The partnership between the two organisations aims at cultivating efforts to protect the UAE’s local natural flora and fauna.
The Environment Agency- Abu Dhabi (EAD) along with the National Aquarium will be working together to help animals co-exist in the UAE’s largest wildlife rehabilitation centres. Located at Al Qana, Abu Dhabi the facility will be part of a burgeoning dining, entertainment and waterfront attraction. UAE will be bringing together a team of experts in wildlife and aquatic life from 15 countries to work on the project.
In addition to annually helping several animals, the EAD will launch a specialised rescue vehicle that will be on the lookout to specifically aid animal rescue efforts and emergencies in the region. All rescued animals will be administered first-aid and then taken to the National Aquarium for thorough tests, checks care and eventual release. What’s exciting is that each animal will have a custom program that suits their needs to help with rehabilitation seamlessly. The National Aquarium will also be used a test centre especially for marine life to see how they cope in controlled environments before they are let out into the natural environment. This monitoring will also help researchers understand how they need to be helped and the impact that humans have on their way of life and habitats and accordingly steps can be taken to mitigate the negative effects.
Maitha Hameli, Specialist at Environment Agency – Abu Dhabi said: “Our efforts to monitor and protect turtles date back to 1998, thus our partnership with The National Aquarium at Al Qana, is essential for our commitment to marine conservation and care of injured marine wildlife. Our mission is to protect and preserve the marine ecosystems and the new rehabilitation facility staffed with The National Aquarium’s world-class team of experts is an important addition to reach our goal and protect species that are threatened with extinction.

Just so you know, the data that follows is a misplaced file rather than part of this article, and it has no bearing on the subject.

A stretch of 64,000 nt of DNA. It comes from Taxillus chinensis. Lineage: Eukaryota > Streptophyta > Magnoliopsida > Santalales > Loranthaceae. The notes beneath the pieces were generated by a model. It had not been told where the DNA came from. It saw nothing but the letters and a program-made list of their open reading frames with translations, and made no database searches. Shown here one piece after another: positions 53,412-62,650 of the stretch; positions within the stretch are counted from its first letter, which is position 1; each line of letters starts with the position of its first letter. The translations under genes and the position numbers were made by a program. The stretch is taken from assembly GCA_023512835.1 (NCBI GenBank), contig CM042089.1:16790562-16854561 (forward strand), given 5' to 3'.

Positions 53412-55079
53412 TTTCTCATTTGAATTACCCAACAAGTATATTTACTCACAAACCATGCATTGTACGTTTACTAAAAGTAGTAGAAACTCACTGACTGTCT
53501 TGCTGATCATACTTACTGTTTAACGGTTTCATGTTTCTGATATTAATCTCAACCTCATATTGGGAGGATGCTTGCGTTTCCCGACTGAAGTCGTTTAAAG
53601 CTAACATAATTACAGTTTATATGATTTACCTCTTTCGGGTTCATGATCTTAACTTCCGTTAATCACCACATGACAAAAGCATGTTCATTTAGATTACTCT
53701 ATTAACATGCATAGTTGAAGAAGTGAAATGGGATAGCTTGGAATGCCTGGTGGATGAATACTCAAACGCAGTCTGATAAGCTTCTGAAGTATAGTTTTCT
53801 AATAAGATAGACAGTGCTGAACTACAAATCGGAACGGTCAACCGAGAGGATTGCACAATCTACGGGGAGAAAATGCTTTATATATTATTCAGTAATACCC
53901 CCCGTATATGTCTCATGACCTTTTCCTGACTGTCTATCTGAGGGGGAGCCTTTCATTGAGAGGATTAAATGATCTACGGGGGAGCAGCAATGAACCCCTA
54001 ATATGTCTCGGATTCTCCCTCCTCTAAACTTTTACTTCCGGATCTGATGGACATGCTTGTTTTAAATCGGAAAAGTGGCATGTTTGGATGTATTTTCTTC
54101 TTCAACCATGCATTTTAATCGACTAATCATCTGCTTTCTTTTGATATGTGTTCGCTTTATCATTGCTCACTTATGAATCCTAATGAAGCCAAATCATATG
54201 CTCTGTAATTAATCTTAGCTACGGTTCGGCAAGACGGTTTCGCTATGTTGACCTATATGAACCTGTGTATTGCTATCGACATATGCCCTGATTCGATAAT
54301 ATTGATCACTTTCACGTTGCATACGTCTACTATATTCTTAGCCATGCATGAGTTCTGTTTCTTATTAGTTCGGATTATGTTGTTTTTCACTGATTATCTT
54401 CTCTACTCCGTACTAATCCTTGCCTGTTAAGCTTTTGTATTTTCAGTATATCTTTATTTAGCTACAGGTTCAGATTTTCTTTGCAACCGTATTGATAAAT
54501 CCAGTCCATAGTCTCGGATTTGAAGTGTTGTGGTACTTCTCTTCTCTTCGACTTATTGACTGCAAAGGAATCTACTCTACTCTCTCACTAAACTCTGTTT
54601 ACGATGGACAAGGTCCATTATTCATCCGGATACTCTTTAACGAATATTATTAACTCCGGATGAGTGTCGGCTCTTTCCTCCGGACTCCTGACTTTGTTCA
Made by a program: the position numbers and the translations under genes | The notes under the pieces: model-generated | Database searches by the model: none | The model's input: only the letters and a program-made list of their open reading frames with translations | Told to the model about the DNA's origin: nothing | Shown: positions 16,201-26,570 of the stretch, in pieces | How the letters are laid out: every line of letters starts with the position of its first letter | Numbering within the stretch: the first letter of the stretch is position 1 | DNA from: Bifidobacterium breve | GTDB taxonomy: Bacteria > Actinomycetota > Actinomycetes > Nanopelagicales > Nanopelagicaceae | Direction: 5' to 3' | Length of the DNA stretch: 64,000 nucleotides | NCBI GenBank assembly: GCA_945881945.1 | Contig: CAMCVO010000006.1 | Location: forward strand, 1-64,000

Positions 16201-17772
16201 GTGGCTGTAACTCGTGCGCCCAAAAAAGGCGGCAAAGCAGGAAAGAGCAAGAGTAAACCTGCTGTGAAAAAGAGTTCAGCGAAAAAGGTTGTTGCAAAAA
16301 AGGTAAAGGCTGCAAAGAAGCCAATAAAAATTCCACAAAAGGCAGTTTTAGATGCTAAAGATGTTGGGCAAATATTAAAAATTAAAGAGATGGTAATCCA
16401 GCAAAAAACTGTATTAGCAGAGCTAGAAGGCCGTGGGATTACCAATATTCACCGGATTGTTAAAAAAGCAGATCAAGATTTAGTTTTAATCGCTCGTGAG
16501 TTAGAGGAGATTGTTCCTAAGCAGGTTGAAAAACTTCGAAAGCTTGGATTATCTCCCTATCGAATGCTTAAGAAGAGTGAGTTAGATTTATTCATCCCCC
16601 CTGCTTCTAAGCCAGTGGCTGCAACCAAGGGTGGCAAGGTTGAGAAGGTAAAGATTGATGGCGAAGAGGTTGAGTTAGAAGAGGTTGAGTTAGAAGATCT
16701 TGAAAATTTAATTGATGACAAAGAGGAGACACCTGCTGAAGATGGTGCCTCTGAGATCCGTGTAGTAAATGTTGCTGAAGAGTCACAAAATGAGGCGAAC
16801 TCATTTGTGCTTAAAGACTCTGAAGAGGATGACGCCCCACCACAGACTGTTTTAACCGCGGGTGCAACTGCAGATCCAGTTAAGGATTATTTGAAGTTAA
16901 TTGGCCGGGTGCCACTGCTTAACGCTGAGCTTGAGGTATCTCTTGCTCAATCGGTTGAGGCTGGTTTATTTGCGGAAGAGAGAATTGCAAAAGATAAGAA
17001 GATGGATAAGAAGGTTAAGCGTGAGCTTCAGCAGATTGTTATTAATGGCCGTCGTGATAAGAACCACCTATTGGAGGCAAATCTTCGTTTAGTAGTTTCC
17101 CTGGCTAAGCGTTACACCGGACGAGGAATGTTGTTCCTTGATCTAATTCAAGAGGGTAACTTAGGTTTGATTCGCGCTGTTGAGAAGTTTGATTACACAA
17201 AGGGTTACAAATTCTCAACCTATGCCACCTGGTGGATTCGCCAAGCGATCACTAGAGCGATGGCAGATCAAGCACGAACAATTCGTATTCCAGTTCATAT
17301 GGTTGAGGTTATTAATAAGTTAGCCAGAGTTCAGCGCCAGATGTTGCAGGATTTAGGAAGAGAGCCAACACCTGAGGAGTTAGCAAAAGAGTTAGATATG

“We are confident in the quality and readiness of the facilities at the rehabilitation centre. When a call came in regarding an endangered sea turtle, we conducted the rescue and carefully transported her to The National Aquarium’s rehabilitation facility for assessment.”
Just when you thought the news was over, there’s more! The new centre will also be an active hub of learning and education for children and the public. Anne Bourbon, Manager of Education & Conservation at The National Aquarium added: “At The National Aquarium, we are all committed to protecting the Arabian Gulf’s wildlife and raising awareness around broad environmental issues. Education is an essential part of the process of connecting the young and adults alike with the stories of these rescued animals.”
This is indeed an exciting project and a great step in the direction towards environment conservation through pro-active measures and community engagement to curate a holistic model that is sustainable and hopefully reap sustainable results.